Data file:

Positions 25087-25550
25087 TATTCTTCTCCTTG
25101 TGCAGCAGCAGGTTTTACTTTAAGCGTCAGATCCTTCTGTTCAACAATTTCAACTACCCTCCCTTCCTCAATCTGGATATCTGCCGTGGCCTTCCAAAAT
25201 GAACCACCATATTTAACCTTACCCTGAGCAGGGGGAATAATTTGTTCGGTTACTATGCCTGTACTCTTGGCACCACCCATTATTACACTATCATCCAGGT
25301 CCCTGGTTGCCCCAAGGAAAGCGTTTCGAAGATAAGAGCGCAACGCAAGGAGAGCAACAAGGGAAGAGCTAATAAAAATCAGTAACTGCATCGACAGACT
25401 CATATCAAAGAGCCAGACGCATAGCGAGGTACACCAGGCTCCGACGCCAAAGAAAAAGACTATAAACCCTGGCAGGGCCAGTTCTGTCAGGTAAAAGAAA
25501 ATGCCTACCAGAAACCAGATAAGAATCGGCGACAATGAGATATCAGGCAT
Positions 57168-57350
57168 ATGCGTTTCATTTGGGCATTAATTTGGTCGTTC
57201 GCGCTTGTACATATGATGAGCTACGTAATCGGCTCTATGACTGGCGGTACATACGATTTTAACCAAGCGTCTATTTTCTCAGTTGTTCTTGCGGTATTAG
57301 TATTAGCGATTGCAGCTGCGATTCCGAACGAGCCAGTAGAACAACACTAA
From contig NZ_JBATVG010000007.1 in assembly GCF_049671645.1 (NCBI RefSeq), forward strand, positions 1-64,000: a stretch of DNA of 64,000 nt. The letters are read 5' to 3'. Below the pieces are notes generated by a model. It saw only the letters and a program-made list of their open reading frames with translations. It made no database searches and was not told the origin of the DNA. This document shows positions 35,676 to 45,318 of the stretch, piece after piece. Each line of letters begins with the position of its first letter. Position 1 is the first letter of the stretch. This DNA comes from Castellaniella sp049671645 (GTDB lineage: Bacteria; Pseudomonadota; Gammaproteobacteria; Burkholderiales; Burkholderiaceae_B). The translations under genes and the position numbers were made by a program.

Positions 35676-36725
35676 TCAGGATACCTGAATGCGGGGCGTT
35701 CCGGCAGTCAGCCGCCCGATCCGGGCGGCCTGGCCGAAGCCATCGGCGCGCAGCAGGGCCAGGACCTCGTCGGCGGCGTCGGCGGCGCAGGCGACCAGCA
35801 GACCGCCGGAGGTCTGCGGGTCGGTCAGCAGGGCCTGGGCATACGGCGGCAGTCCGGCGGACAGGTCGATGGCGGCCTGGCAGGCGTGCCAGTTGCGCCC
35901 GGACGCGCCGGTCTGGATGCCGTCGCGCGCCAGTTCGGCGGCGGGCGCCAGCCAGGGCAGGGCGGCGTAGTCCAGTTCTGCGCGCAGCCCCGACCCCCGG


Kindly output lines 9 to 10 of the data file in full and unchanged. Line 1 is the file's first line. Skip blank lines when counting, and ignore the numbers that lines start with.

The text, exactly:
57168 ATGCGTTTCATTTGGGCATTAATTTGGTCGTTC
57201 GCGCTTGTACATATGATGAGCTACGTAATCGGCTCTATGACTGGCGGTACATACGATTTTAACCAAGCGTCTATTTTCTCAGTTGTTCTTGCGGTATTAG